The Knitted Finnish Kalevala
The love for Kalevala was initiated at the same time as my love for Finland.
While studying in London I got hold of the Kalevala in English, which sucked me to the world of the Kalevala. Thus began a lifelong pssion. At Art school I did a thesis on the Kalevala and its influence on Finnish art. A hunderd years ago we lived the golden age of the Kalevala art in Finland and still today our art and life are essentially intertwined.
Finnish Kalevala, hovering above like an invisible lid over Finland is like Finnish Feng Shui book, through which this age-old wisdom appears to us perhaps more easily than others.
The prime creator in Kalevala is Ilmatar, the Maiden of Wind
and Water. The word FengShui is WindWater when translated.
The Kalevala expresses and renews itself through Finnish art and artist.
As knitwear design is my art, so to me the Kalevala opens up like a ball of yarn.
The Kalevala is the journey of human consciousness to this day from the beginning of time, and from now on. It is an everlasting creation story which is refreshed every time a new era arises for mankind.
Väinämöinen, the Finnish national deva, has the role as an activator in the process.
Today the Kalevala women take us into a new era in which women play an active role.
In Kalevala, women are the daughters of Earth whom of the heavenly gods of Väinölä woo
It is the story of Pohjolan Häät, the wedding of North, that tell the story of this inner marriage of spirit and matter. Now this courtship is over and the new woman is born.
The most important role of Knitted Kalevala is to help us remember your true essence, that part of mankind's memory that lives in the memory of our body, in the matter.
This memory is opened with symbolic keys and codes of multi-level communication in Knitted Kalevala.
Kalevala epic is matriarchal by nature and the women of Kalevala have been the starting point of the feminine empowerment to many.
Aino is a role model of an independent and empowered woman.
Aino's story is a story of exploitation and coercion of another's will.
Aino chose to drown her womanhood, that no one could abuse it.
Her story represents the deep joy of womanhood blueprinted on our experience, which has long been lost.
Väinämoinen, promised to return when there is no moon nor the sun and no expression of joy.
The Moon represents femininity and Sun masculinity. These energies have been out of balance for long time here in the West. We have lost our femininity, our joy, romance, chivalry, all that which relates to the balance of these energies! What about the childlike joy of innocence?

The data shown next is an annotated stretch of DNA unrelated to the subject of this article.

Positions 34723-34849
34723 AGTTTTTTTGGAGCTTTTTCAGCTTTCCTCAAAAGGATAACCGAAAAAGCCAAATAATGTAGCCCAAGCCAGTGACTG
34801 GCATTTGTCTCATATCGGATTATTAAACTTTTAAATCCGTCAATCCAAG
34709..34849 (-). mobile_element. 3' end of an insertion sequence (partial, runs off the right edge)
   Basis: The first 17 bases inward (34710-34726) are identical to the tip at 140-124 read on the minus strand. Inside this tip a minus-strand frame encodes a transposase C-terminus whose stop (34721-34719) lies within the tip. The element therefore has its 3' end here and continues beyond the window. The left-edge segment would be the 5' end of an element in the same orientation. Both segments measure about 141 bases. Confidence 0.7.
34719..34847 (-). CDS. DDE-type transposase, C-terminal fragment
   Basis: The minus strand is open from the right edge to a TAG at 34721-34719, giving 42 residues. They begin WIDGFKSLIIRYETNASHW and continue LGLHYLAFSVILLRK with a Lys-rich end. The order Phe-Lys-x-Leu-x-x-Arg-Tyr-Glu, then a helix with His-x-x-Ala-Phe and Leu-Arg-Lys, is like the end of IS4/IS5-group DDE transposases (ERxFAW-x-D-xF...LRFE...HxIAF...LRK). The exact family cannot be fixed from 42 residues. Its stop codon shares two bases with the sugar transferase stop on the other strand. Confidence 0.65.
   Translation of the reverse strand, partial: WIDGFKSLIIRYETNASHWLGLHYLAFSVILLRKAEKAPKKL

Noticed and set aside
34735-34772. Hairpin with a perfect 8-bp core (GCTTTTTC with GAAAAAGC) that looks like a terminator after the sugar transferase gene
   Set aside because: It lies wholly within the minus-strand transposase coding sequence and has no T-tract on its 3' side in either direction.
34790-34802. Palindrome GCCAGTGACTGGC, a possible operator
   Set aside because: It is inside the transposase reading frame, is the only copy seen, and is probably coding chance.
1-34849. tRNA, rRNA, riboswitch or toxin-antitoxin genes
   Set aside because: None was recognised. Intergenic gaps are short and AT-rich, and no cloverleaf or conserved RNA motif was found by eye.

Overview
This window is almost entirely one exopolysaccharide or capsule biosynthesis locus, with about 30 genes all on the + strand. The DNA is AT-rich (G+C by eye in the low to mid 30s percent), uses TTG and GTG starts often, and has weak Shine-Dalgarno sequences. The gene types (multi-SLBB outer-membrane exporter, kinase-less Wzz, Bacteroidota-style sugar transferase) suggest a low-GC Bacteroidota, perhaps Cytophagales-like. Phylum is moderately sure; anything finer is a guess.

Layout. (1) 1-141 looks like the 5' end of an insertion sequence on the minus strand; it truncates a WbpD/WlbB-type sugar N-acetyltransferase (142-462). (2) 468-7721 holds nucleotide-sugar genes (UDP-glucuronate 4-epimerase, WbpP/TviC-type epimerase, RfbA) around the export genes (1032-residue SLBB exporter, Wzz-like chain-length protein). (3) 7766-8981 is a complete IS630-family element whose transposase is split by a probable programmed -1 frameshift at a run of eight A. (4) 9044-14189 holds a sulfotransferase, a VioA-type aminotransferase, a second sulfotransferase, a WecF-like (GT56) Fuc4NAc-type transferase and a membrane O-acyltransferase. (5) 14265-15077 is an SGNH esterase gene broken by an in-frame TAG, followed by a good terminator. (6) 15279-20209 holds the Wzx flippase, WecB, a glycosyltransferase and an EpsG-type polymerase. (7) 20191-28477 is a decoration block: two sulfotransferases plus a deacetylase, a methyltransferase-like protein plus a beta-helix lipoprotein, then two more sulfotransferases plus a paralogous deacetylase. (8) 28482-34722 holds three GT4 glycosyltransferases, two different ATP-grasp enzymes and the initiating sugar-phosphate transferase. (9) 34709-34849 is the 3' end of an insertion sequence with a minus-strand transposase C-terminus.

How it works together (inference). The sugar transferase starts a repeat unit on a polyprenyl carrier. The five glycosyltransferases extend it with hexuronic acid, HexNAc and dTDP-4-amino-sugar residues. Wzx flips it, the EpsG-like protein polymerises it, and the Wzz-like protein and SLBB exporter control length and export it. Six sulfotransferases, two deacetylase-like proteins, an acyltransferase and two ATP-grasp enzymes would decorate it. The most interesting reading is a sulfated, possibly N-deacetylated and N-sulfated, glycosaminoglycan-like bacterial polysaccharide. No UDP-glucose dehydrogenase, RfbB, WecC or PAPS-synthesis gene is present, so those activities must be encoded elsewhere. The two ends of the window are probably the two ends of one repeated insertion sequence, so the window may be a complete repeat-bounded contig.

We´ve had to push femininity aside since it has not been possible to fully experience.
Aino has grown into an independent and dignified woman who values herself and whom no one can no longer subject to their will. Aino opens up new understanding of the divinity of our body and femininity, in order to learn to carry our womanhood upright and gracefully.
Excalibur, Sun Disc
The knowledge and joy of womanhood was drowned with Aino to the depths of the lake. Water represents our emotions. Aino's story touches the stories and legends of Sun Disc and King Arthurs Excalibur, the Sword of Truth. Sampo, The Magic Mill of Wealth and Abundance in Kalevala had a similar fate to fall into waters and to be broken into thousands pieces.
They are all held in the possession of the Lady of The Lake. The Celts believe that the sword will rise from the water, when the time is ready. Väinämöinen also promises to return at the end of the Kalevala when the time is ready.
Now is that time. Now we need to address feminine, Mother Earth, our bodies, to all womanhood to take a stand and heal the injustice and oppression that has been going on for aeons.
By truly embracing our femininity and by accepting the divinity of our bodies, our joy return.
The Knitted Kalevala
The time brought the new form,
water found a fresh flowing
to the people of the wind,
to the nation of the lakes
to dress the folk of the forests,
to adorn the fairies of the nature.
Lively and feminine,
to function anywhere,
on any form of goddess or queen,
as a joy of self-expression
and wellbeing of the beloved body.
What a magic garment:
loosens off the box,
frees to the flowing,
gives Wellamo´s and Louhi´s power
to the women of of Kalevala,
to the daughters of the North.
So knitted, so crocheted,
wove in the art as well,
worked in harmony
and the ancient wisdom,
to one size gathered
the large and the small,
the tall and the tiny.
Knitted now is Kalevala,
woven the great tale,
changed the old patterns,
opened the tightened knots
To begin the new day,
to start the new morning,
so that the the roots and the myths
of the Grail and the great nation
would not be forgotten
nor the skill of Sampo forging.